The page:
1--Articulate the new models of composing developing right in front of our eyes. Through research documenting these new models, we can create the theory that has too often been absent from composition historically, and we can define composition not as a part of a test or its primary vehicle, but apart from testing. In creating these new models, we want to include a hitherto neglected dimension: the role of writing for the public. As Doug Hesse has argued, the public is perhaps the most important audience today, and it’s an audience that people have written for throughout history. If this is so, we need to find a place for it both in our models of writing and in our teaching of writing.
2--Design a new model of a writing curriculum K– graduate school.
In 1995, David Russell suggested that if we wanted writers to compose well, we might consider focusing on writing as an object of study. In 2003, John Trimbur made the same point. He notes that a legacy of the process model is that we think almost exclusively in terms of process, which makes it “difficult to think of writing as a subject” [my italics]. “When we say ‘writing,’” he asks, “do we mean its participial form that refers to writing as an unfolding activity of composing or do we designate its noun form to refer to the material manifestations and consequences of writing as it circulates in the world?” (par. 11) This question, in posing both answers, points us beyond windowpane composition and beyond an obsessive attention to form and beyond writing as testing; it points us toward creating the fully articulated research base, the theories of composing, and the planned curriculum that have been missing from composition and its instruction for over a hundred years.
3--Create new models for teaching.
Here I’m indebted to Matthew Key, an early career teacher in Newark, New Jersey, whose use of communication technologies is changing the instructional model. Two quick examples:
One: He “rarely” grade[s] alone. The students rarely do their homework in isolation. The same chatting software that, when mismanaged, gives us fits in our classrooms, enables us to collaborate in dynamic ways.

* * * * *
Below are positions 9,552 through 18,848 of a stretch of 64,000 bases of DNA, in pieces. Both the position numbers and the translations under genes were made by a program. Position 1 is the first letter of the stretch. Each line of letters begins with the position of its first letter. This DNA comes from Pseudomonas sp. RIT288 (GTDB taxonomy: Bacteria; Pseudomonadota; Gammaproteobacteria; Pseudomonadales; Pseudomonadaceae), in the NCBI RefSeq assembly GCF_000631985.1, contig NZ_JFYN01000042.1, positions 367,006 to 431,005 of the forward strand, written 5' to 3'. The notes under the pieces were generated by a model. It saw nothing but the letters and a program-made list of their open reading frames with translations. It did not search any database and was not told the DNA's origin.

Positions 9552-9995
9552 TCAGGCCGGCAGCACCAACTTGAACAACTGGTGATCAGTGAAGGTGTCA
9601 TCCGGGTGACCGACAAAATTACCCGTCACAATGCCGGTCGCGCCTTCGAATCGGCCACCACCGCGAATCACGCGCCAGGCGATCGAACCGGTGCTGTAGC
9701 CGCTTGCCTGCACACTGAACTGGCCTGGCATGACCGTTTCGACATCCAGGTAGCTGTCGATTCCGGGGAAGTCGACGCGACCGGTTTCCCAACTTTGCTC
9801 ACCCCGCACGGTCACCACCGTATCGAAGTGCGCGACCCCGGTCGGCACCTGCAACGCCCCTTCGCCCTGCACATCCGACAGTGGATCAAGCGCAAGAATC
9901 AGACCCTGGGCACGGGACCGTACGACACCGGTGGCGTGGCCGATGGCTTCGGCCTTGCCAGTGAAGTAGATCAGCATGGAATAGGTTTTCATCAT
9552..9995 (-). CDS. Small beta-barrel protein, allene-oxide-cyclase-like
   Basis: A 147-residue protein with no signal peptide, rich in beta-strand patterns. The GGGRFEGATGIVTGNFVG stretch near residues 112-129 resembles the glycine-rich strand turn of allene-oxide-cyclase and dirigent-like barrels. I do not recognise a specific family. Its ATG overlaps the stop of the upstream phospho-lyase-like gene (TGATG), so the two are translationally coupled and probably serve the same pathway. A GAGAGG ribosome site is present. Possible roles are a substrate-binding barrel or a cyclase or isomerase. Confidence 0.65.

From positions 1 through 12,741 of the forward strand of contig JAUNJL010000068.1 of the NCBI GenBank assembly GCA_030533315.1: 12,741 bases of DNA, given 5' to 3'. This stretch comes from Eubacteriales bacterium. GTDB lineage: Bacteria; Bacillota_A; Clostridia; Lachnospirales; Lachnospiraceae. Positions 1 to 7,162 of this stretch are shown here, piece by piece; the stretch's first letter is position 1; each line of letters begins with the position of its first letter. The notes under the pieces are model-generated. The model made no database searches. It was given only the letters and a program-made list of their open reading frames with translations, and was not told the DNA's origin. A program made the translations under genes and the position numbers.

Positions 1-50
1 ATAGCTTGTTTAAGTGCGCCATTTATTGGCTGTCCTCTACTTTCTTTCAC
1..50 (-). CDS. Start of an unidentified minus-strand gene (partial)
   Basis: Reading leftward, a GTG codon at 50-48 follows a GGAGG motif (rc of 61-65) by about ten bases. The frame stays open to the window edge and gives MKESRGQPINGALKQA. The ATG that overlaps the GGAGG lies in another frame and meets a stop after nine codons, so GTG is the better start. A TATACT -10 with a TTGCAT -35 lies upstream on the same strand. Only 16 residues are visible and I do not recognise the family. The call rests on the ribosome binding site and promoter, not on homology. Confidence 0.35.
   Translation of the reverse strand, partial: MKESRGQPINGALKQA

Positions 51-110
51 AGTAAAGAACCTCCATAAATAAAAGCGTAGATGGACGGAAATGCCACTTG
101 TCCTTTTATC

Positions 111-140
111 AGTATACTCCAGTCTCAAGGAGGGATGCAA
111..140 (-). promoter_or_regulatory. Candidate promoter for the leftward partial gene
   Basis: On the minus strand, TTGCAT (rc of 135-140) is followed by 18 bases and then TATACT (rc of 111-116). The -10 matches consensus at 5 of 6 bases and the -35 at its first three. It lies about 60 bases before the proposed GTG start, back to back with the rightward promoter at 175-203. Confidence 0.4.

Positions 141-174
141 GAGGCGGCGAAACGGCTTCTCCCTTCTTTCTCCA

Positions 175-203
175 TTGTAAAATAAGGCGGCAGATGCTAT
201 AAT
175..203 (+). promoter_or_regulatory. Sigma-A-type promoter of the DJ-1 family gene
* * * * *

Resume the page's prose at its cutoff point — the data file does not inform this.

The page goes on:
Students now continue fiery classroom debates when they get home from school. They now walk each other through difficult readings of The Odyssey and Hamlet and return to class with stronger understandings. Their projects are regularly published—which leads to comments and ongoing conversations with the outside world.
Two: He sees research in a twenty-first century world. “It is crucial that [students] learn how to sift thoughtfully through increasing amounts of information. The Internet presents a unique challenge to scholarship—many of the questions that once required extensive research can now be answered with ten-minute visits to Google. The issue now is distinguishing between rich resources and the online collection of surface facts, misinformation, and inexcusable lies that masquerade as the truth. It will be hard for our students to be thoughtful citizens without this ability to discern the useful from the irrelevant. (par. 9)
Historically, like today, we compose on all the available materials. Whether those materials are rocks or computer screens, composing is a material as well as social practice; composing is situated within and informed by specific kinds of materials as well as by its location in community. We have simply never seen it quite so clearly as we do now.